The Lighthouses of the Rhins of Galloway

by Sara Barton, 12th April 2022
Mull of Galloway | Rhins of Galloway
The Lighthouses of the Rhins of Galloway

Lighthouses have an iconic status as beacons of hope and safety to seafarers of days past and present. Standing proudly along the cliffs of the Rhins of Galloway on the western coast of the South of Scotland, six of these majestic giants have been lighting up the night sky – in one case for more than 200 years. Visitors will be fascinated by the stories associated with these wonderful buildings, which have recently been connected by a new tourism trail. The Lighthouses of the Rhins tour gives you the opportunity to learn their stories and experience some stunning coastal scenery at the same time.

Whether you enjoy exploring on foot or by car there’s an option for you, but how about something different. Read on and discover what a day out in the Rhins has on offer…

Get a feel for the Lighthouses of the Rhins of Galloway tour with this brief video showing off the stunning coastal scenery.

E-bike tours

How about a cycling experience with a difference? You can set off from the Gateway to Galloway Hub in Stranraer or the Harbour at Portpatrick on your e-bikes to explore the lighthouses of the Rhins on two wheels. E-bikes give you the flexibility to go to some really interesting off-road places. This particularly suits the lighthouses, especially the likes of Killantringan, which are easier to get close to by bike than by car. There are plenty of opportunities for refreshments and visits at some of the lighthouses. While some lighthouses have restricted access, there are viewpoints to enjoy them all. You can head out for a half or a whole day and panniers and children’s trailers can be included as part of your rental.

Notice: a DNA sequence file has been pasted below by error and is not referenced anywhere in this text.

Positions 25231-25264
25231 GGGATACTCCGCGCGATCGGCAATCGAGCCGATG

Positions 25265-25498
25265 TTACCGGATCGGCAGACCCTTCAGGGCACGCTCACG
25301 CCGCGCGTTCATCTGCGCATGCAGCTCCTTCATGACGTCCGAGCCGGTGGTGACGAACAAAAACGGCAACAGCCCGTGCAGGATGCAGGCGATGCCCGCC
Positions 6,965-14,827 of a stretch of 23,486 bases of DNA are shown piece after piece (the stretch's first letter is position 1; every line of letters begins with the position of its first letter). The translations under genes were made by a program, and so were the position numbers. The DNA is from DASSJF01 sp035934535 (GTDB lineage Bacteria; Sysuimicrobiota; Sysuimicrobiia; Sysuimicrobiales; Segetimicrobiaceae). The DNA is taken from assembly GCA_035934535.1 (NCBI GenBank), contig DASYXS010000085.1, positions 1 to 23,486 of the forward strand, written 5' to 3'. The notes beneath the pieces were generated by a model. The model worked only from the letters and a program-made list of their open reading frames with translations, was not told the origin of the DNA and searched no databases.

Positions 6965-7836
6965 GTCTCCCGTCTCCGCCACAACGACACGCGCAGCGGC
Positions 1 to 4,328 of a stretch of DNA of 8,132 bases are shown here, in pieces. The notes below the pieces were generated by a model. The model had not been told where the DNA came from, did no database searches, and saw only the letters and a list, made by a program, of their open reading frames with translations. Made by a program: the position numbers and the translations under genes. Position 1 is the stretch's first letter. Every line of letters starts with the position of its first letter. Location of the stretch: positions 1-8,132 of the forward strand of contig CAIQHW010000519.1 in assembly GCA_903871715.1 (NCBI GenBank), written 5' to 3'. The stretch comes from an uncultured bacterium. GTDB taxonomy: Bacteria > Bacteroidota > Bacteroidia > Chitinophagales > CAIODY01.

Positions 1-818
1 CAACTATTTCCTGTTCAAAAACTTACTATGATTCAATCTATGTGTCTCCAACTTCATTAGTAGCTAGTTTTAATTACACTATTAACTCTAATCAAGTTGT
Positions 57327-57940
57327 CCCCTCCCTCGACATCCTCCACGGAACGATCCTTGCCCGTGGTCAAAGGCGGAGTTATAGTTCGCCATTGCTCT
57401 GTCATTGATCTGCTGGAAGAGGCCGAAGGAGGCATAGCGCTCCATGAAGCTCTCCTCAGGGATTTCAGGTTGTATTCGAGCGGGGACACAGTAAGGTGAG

Arrive in Portpatrick under your own e-pedal power!

Before you decide your prefered method to visit, here is a wee taster of the lighthouses themselves. Their history, their place in the landscape and the people who built them and cared for them are all part of the heritage of this spectacular coastline. Some are no longer lit, but others continue to service this coastline and light the way to safety for those at sea.

Mull of Galloway Lighthouse

Standing looking up at this wonderful lighthouse you are at the most southernly point in Scotland. Put into operation in 1830, the lighthouse was built by Robert Stevenson, the engineer grandfather of Treasure Island author Robert Louis Stevenson. Indeed, the Stevenson family were responsible for several of the lighthouses on the tour. Today the peninsula is home to an RSPB Centre and there is wildlife galore to spot as you visit the lighthouse and the surrounding area. There is an excellent exhibition space depicting life as a lighthouse keeper. And a cafe to enjoy lunch while gazing out over the water to Ireland.

The Mull of Galloway lighthouse sits on the most southerly tip of Scotland.

Port Logan

This is not typical of the other lighthouses on the tour as it is a Bell Tower and would have had a bell to sound a warning initially. It was designed in 1818 by civil engineer Thomas Telford, better known for his work on the Caledonian Canal. If you think the scenery looks familiar, it has been the setting for the BBC Scotland drama Two Thousand Acres of Sky and also played host to Gerard Butler’s film The Vanishing in 2007. Indeed the lighthouses featured in that film are all on this trail – Corsewall, Killantringan and the Mull of Galloway.

Lighthouses of the Rhins of Galloway Port Logan